Cheap food: pizza at a "corner slice" place. It may look dodgy but this is a New York institution. (Not the places that have a line stretching out the door - it'll be tasty but expensive.)

Or keep your eyes open for places called "Papaya King" or something similar - these are shops that offer hot dogs and fruit smoothies and that's it.
posted by EmpressCallipygos at 4:09 AM on November 1, 2019


Spend some time people-watching and strolling the holiday market in Bryant Park
posted by smokyjoe at 4:55 AM on November 1, 2019


Grays Papaya at 72 and Amsterdam on the upper west side is the original and the only one that remains a good deal.

The galleries in the Chelsea area near the Hi Line are free and range from nice/pretty to omg insane amazing how can anyone afford to build that and who has a living room big enough (any Serra). If the evening is free check for openings. (free wine;-)

Off off broadway shows are cheap, but hit TKTS for a big broadway show if you have never seen one, the booth at south street or lincoln center probably have shorter lines.
posted by sammyo at 5:39 AM on November 1, 2019


One more - if you go to 28th street between 5th and Broadway there's a parking lot on the north side of the street (next to a construction site now) where you can get the best unobstructed view of the Empire State Building that I've found in the city, for photos. If you walk from the 1 train at 28th during the mornings you'll go right through the flower district, which is almost like having an outdoor botanical garden tour.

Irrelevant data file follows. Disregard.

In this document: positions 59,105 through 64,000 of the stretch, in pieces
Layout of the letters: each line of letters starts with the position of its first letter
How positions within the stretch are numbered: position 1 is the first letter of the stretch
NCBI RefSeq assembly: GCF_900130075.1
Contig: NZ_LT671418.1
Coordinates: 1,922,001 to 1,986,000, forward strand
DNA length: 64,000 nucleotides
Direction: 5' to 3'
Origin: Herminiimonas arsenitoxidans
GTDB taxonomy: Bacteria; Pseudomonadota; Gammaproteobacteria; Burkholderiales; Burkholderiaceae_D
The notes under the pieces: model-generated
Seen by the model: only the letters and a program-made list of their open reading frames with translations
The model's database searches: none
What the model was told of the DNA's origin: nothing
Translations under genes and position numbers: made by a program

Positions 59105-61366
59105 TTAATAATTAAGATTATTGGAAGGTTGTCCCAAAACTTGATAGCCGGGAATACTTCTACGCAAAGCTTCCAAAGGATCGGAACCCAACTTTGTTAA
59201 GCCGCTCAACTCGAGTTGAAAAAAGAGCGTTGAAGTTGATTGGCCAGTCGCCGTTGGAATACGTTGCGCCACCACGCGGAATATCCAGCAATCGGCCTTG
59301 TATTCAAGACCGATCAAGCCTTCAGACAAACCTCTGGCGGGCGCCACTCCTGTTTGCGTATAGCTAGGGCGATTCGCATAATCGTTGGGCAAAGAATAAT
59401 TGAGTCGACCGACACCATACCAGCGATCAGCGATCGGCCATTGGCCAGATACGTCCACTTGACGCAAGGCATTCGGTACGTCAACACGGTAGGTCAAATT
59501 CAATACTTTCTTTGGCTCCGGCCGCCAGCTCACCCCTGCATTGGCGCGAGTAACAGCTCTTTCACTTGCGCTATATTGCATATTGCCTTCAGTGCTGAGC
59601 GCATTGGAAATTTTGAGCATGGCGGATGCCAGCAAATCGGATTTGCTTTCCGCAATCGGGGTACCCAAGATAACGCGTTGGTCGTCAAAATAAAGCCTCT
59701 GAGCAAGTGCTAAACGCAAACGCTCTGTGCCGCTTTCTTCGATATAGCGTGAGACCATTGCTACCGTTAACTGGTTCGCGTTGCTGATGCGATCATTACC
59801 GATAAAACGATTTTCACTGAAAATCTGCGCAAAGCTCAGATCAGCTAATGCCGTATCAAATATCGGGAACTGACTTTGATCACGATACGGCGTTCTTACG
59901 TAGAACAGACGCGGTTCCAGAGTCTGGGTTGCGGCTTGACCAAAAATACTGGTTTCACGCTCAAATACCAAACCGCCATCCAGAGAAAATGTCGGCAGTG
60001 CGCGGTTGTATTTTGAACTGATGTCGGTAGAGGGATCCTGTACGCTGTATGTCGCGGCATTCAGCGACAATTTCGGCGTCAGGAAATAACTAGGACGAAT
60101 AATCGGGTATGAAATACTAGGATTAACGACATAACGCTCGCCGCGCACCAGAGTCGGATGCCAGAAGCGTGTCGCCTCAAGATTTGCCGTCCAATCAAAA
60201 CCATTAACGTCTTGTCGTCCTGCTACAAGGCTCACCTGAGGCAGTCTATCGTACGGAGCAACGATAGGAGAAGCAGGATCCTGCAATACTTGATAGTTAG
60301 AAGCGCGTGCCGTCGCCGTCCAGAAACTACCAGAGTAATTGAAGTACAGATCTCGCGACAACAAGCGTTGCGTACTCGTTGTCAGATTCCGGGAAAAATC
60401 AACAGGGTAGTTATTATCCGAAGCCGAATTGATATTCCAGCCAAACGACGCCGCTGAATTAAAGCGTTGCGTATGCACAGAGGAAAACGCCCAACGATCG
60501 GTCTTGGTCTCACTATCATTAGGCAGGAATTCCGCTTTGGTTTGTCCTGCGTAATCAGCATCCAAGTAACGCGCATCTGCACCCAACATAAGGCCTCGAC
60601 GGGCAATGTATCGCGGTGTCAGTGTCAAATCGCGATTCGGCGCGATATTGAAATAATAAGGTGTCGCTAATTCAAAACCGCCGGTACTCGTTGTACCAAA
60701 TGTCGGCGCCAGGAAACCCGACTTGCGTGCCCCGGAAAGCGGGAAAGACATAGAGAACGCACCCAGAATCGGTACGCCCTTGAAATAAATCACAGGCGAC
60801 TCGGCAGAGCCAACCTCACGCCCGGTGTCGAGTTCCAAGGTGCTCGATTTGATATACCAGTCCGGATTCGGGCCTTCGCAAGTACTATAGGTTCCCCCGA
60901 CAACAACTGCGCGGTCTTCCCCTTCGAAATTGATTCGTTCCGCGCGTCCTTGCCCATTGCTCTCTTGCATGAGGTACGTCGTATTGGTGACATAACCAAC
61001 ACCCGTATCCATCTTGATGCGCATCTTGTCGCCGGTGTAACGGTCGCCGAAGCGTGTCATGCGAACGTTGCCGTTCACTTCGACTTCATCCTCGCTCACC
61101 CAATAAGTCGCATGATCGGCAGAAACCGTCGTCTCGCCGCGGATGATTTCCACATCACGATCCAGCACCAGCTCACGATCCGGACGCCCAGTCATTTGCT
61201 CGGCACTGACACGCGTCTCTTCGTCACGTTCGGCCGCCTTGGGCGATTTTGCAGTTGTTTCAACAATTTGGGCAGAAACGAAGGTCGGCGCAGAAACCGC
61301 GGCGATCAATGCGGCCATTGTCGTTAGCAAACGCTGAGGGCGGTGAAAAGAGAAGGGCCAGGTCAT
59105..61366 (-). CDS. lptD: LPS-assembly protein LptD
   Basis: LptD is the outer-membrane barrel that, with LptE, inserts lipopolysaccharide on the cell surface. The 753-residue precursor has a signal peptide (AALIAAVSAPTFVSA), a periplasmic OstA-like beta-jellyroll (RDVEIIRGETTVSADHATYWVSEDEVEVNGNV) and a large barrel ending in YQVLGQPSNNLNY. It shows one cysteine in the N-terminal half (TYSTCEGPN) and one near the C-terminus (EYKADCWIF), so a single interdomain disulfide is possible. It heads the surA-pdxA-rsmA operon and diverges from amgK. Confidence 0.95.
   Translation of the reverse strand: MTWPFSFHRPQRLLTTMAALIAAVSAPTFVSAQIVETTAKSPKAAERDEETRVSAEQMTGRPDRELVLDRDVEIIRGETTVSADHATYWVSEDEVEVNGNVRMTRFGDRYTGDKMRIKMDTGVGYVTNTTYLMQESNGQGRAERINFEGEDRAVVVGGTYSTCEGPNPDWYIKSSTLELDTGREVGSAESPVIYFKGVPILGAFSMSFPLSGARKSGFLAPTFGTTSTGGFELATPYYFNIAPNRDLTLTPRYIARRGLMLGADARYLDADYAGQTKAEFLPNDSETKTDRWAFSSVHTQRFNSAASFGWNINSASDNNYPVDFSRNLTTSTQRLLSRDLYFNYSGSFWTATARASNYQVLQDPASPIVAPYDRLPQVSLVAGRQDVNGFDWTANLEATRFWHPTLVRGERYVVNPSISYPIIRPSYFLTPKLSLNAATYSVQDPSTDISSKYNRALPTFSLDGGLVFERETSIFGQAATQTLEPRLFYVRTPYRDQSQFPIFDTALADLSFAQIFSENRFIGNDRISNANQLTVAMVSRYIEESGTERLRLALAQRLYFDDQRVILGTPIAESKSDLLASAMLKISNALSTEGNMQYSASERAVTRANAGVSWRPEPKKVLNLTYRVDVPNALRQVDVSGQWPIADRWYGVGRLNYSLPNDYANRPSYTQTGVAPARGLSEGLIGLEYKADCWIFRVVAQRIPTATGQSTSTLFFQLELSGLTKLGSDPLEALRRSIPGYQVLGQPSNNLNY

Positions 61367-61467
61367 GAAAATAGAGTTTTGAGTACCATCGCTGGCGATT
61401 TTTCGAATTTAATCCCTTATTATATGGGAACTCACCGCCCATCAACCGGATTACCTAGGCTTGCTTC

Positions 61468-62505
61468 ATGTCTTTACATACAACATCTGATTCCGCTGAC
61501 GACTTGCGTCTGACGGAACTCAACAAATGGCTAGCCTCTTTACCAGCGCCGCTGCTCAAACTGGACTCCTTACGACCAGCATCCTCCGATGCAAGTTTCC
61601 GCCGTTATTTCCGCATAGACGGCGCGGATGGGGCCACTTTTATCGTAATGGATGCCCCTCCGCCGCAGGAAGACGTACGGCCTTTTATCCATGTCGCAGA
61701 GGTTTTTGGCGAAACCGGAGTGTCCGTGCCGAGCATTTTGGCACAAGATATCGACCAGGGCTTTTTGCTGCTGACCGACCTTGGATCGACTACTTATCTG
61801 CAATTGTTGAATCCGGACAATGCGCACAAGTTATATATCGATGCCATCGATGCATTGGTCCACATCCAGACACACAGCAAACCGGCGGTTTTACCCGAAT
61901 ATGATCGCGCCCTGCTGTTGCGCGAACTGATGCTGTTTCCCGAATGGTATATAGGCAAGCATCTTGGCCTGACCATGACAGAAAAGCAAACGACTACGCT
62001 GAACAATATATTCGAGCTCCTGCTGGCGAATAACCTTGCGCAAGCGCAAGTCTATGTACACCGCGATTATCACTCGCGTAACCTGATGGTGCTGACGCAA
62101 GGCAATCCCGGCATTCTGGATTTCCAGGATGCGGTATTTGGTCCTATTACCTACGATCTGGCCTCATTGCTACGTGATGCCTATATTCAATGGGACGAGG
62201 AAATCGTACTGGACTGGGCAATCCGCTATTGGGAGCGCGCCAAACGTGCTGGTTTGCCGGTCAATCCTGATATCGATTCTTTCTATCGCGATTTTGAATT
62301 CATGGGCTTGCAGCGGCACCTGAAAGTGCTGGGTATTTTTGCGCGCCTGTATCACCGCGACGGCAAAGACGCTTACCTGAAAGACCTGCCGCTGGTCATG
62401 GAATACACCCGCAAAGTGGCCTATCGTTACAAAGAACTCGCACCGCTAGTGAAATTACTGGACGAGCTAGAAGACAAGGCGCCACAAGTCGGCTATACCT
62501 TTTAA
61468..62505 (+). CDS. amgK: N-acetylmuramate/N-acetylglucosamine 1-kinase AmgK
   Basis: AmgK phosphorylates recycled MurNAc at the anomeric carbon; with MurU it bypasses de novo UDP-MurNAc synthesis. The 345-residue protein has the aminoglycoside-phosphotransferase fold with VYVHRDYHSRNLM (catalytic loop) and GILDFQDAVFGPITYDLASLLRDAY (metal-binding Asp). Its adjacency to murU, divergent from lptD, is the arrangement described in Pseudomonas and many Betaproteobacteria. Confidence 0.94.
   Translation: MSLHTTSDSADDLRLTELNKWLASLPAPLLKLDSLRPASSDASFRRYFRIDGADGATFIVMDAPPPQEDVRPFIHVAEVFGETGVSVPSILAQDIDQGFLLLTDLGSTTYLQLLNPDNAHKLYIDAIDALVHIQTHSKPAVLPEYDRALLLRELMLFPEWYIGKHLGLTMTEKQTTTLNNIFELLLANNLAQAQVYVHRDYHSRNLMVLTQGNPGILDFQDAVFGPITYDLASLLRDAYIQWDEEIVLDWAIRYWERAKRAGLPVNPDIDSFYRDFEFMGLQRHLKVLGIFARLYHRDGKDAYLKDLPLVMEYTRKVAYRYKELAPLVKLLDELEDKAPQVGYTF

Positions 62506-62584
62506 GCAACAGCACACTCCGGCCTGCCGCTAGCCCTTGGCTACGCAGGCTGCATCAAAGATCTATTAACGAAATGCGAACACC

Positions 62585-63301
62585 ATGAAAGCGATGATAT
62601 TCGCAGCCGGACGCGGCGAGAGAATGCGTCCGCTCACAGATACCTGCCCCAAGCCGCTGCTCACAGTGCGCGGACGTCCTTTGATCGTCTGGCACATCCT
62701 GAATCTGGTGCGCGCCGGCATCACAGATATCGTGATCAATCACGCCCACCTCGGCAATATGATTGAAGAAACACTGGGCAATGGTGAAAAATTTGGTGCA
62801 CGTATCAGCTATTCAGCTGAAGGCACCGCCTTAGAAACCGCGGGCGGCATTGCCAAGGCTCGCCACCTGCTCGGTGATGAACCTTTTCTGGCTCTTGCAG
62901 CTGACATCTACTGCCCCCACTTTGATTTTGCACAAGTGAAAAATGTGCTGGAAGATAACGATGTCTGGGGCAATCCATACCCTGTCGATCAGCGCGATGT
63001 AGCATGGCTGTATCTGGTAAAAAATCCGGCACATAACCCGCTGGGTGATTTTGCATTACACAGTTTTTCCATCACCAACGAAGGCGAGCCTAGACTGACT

posted by Mchelly at 7:55 AM on November 1, 2019


My full answers are going to depend a lot on what neighborhood you’re in because thebsuvway can add up. There used to be a one day unlimited card, but now it’s either a week unlimited or pay per ride. But here’s a smattering of inexpensive things I like:

Some suggestions:
Highline for a walk
Chinatown for dumplings
Dog parks for people (and dog!) watching
The Strand bookstore (even if you’re not in the market for books, it’s a great place)
Washington Square Park
posted by bilabial at 8:36 AM on November 1, 2019


Central Park is not at the other end of the Manhattan from the ferry terminal. In fact, it's kind of in the middle. Near the other end of the island you might be interested in visiting The Cloisters. Or maybe even the Dyckman Farmhouse which is near the Cloisters.
posted by mareli at 8:40 AM on November 1, 2019


nthing the High Line. The Vessel and Hudson Yards are near the north end of the High Line.

If you do find yourself at the north end of the High Line around sunset the wooden seating steps overlooking the Hudson are the best DIY happy hour spot in town. I've had a discreet paper coffee cup of wine there without any problems while waiting for my Megabus home (the Megabus pickup point is just outside of the High Line fence). If you want a heaping plate of great cheap Italian food with good service nearby-ish go to Sergimmo Salumeria at 456 9th Avenue, New York NY 10018. It's my go-to before getting the bus home. Sometimes they're cash only. If Sergimmo isn't open my fallback is Jax BBQ, 469 9th Avenue, New York NY 10018.
posted by jointhedance at 9:02 AM on November 1, 2019


If you do go to the Strand, Forbidden Planet is just a block north on Broadway for more genre browsing.